Story

Saving Souls and Resisting Temptation

natan-tobias.jpg

Natan Tobias, 13, said he was frightened after authorities brought him to an orphanage near Cochabamba. "I was afraid. I didn't even want to come out of my room." Image by Tracey Eaton. Bolivia, 2017.

Natan Tobias, 13, said he was frightened after authorities brought him to an orphanage near Cochabamba. "I was afraid. I didn't even want to come out of my room." Image by Tracey Eaton. Bolivia, 2017.

Some children wind up on the streets after their parents are jailed or divorced. Natan Tobias, 13, got lucky. Authorities took him to an orphanage after his father disappeared.

"It was difficult at first," the fifth-grader said. "I didn't know anyone. I was afraid. I didn't even want to come out of my room."

Tobias said authorities took him to the orphanage after his father was accused of stealing. He said he doesn't know what happened or whether he'll see his father again.

Ivan Ramirez, who founded the orphanage near Cochabamba, said no one is doing enough to help children.

"Neither the government nor non-profit organizations have enough resources to deal with the many challenges facing the country’s children and adolescents," he said

ivan-ramirez.jpg

Ivan Ramirez credits God for helping him rescue children in need. "God gives you direction, you know?” Image by Tracey Eaton. Bolivia, 2017.

Ivan Ramirez credits God for helping him rescue children in need. "God gives you direction, you know?” Image by Tracey Eaton. Bolivia, 2017.

Ramirez said he had his own problems before starting the orphanage. He got in trouble with the law and wound up in jail in the early 1990s. Alcohol was freely available in prison and he started drinking.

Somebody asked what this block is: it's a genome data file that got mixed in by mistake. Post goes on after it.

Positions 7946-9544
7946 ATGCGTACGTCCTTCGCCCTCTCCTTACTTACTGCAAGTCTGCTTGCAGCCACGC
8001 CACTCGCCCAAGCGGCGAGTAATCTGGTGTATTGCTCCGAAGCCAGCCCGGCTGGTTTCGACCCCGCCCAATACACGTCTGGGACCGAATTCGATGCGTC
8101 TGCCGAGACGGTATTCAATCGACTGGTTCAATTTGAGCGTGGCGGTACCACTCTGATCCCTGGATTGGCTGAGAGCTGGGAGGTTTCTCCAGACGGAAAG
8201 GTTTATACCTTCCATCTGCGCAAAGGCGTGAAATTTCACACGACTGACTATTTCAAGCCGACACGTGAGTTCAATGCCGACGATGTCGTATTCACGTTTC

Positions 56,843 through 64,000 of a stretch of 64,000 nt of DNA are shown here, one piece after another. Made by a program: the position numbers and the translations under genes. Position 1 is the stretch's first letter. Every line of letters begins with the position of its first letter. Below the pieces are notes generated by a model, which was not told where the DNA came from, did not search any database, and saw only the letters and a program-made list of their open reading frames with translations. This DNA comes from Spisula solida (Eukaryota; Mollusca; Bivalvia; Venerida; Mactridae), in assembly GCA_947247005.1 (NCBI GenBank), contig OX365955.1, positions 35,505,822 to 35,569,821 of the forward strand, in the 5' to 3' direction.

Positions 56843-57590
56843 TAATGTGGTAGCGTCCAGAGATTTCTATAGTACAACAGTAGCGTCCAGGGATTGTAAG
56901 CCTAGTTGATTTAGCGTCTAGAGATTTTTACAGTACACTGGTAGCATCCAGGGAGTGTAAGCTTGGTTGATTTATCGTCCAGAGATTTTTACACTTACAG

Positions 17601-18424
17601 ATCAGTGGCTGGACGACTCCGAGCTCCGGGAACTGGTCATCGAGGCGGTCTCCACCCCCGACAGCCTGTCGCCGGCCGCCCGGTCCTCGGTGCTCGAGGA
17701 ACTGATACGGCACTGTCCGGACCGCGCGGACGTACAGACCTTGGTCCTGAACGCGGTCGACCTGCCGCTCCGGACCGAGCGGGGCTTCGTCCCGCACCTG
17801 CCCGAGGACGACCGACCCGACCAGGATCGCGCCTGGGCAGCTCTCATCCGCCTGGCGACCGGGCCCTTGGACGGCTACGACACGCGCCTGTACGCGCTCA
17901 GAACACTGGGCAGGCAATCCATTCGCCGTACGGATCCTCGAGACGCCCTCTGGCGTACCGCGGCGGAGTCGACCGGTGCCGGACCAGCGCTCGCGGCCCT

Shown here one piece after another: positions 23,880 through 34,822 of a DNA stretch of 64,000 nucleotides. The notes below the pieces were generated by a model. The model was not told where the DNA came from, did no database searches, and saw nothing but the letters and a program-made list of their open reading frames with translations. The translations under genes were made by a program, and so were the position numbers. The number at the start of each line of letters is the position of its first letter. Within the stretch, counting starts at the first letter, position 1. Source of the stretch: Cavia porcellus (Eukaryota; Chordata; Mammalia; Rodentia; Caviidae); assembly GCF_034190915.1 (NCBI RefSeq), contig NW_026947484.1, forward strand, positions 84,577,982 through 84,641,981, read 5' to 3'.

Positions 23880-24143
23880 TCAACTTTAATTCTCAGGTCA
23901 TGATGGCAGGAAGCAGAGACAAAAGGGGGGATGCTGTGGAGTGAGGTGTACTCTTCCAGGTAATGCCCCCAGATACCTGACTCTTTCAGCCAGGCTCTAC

“Inside jail, I became an alcoholic,” he said.

After he was freed, Ramirez said he lived on the streets before finally getting his life under control. He gives God the credit.

“God was taking care of me so I could make it to this moment,” he said.

The orphanage started with just one child—a boy from the streets.

“He was a delinquent in miniature,” Ramirez recalled. “The next day another one arrived.”

kevin-ramirez.jpg

Kevin Ramirez, 19, gets a little choked up when talking about the orphanage he calls home. "I don't know under what circumstances I got here, but I always thank God," he said. Image by Tracey Eaton. Bolivia, 2017.

Kevin Ramirez, 19, gets a little choked up when talking about the orphanage he calls home. "I don't know under what circumstances I got here, but I always thank God," he said. Image by Tracey Eaton. Bolivia, 2017.

The orphanage grew quickly, taking in street children and kids addicted to glue and other inhalants. Unfortunately, Ramirez said he can’t save them all.

“Many have died because of drug use,” he said. “Some are in jail, which is the most painful thing. We continue with our work. God gives you direction, you know?”

He said he worries because he sees more young people getting mixed up in drugs.

"It's getting out of hand," he said.

Kevin Ramirez said selling drugs is easy money, but he resists the temptation. He's been at the orphanage since age 2. Now 19, he hopes to study medicine.

"I don't know under what circumstances I got here, but I always thank God," he said. "Sometimes I think, 'Who were my parents? Why did they leave me and what was the reason?'"

Wherever they are, he prays for them and hopes they are OK.

"They brought me to light, to the world. I didn't know them, but I always think there will be a moment when God will bring them to me."